Burn pits used in Iraq and Afghanistan, according to many troops, have caused long-lasting symptoms – and the Department of Veterans Affairs doesn’t seem to be too worried about the troops showing up with breathing problems, circulation issues and other symptoms that they often blame on toxic smoke coming from these “catch-all” disposal pits.
The burn pits, which have been used throughout military history, can contain anything discarded by the troops – including rubber, plastics and classified paperwork. The idea behind a burn pit is to ensure that enemy forces aren’t able to scavenge old military equipment, and they’re used on virtually every contingency operating base, forward operating base and combat outpost.
Typically, service members bring discarded items, from damaged uniforms to the occasional deposit of medical waste, and light them on fire using JP8, a form of jet fuel. The smoke and fumes permeate everything in the area.
The VA has an Open Burn Pit Registry on which service members from qualifying conflicts can document their exposures to the toxins, but they also say, “research does not show evidence of long-term health problems from exposure to burn pits.”
Thousands of veterans disagree.
Difficulty breathing, scar tissue in the lungs and even circulatory problems are among the numerous health complaints veterans claim are tied directly to their frequent exposure to the myriad materials torched in burn pits.
Unfortunately, because the VA says that there’s insufficient research on the connection of toxic fumes and veterans’ illnesses, veterans can’t make disability claims based on the symptoms that they’re now experiencing.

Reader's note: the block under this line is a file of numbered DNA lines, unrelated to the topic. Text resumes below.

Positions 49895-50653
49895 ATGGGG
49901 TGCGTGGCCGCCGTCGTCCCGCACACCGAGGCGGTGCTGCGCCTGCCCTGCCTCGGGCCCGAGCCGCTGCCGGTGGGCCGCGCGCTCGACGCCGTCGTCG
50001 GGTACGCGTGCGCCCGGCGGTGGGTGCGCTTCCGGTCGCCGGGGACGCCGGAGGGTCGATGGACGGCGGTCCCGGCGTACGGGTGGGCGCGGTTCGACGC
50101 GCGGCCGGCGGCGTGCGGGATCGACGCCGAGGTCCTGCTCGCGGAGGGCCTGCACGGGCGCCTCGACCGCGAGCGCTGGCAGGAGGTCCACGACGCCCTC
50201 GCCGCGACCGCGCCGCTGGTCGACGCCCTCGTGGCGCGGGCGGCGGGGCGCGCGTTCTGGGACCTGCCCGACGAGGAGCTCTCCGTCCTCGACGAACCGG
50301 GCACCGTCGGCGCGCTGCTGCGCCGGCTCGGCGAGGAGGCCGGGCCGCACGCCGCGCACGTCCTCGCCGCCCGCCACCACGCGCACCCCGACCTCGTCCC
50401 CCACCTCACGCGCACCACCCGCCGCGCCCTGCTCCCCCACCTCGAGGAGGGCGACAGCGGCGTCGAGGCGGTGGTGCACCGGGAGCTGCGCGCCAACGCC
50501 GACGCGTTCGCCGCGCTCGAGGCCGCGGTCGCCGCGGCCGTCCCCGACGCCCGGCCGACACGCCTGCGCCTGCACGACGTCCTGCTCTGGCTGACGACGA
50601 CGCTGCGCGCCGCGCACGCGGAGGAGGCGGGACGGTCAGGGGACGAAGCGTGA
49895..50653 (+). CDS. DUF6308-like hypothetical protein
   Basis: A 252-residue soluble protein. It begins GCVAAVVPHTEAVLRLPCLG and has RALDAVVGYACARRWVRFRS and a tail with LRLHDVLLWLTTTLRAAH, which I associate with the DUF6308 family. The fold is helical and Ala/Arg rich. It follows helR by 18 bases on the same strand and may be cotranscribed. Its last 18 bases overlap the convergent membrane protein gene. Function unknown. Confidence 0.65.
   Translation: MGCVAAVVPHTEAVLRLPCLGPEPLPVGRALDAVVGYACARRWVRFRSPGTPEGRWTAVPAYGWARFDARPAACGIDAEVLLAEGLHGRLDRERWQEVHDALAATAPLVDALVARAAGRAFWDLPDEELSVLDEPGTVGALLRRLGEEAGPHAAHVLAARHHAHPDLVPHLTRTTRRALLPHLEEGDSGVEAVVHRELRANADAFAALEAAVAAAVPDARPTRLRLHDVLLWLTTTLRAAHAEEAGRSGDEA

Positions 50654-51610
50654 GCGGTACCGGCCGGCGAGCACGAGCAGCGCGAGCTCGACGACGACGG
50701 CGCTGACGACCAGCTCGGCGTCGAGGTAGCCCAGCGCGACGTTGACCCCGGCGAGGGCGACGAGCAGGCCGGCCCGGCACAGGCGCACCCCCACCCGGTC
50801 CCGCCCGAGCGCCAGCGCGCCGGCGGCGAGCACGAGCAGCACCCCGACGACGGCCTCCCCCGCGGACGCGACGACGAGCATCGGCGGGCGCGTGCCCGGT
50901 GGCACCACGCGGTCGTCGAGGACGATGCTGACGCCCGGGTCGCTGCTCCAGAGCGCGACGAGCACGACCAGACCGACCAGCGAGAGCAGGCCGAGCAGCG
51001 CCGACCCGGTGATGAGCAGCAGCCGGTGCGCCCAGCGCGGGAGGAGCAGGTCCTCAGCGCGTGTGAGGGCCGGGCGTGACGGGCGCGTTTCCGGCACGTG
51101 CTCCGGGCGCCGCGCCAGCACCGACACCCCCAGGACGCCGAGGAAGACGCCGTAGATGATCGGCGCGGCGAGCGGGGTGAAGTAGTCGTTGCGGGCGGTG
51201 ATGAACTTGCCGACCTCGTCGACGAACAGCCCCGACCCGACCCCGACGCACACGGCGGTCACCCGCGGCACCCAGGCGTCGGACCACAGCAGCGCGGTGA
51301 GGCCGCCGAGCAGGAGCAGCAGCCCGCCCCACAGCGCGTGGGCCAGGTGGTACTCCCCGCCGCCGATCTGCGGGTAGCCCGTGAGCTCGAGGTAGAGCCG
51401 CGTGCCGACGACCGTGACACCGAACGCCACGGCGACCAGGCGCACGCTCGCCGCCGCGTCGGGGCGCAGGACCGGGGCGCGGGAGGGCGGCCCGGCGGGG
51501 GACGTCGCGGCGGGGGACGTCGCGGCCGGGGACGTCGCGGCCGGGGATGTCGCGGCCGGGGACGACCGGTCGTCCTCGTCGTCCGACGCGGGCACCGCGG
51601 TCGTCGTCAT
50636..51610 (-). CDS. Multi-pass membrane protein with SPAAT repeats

However, KBR, Inc. – one of the companies that operated burn pits at some of the largest bases in the Middle East – is facing a number of lawsuits. They’re denying responsibility and say that if the company is held liable, the military won’t be able to hire contractors for similar work in the future.
In a statement to NPR, KBR said, “At the limited number of bases where KBR operated burn pits in Iraq and Afghanistan, KBR personnel did so safely and effectively at the direction and under the control of the U.S. military.
“Government studies and reports show that military personnel deployed to Southwest Asia were exposed to many hazardous conditions, including the harsh ambient air. The government’s best scientific and expert opinions have repeatedly concluded there is no link between any long term health issues and burn pit emissions.”
It’s important to note that even on small combat outposts, burn pits thrive – even without KBR’s presence. Service members are routinely instructed to dispose of refuse in burn pits to ensure the enemy doesn’t procure U.S. supplies or information, and they also serve as a way to dispose of trash without creating a landfill.
That’s why the VA accepting these claims is a necessity – at least for those troops affected who weren’t victims of KBR’s burn pits – but with recent budgetary concerns and the VA’s less-than-sterling record of caring for our veterans, it’s unlikely that the bloated organization will do so any time soon. (The VA has recently tightened the requirements to apply for an Agent Orange claim, as well – after it took them decades to recognize the issue in the first place.)
What Do You Think?
I’d love to hear your take on the burn pits and the chronic health conditions that some service members are now experiencing. Were you on a base or outpost that used burn pits? Share your story on Facebook; if you can do it in 160 characters or fewer, on Twitter.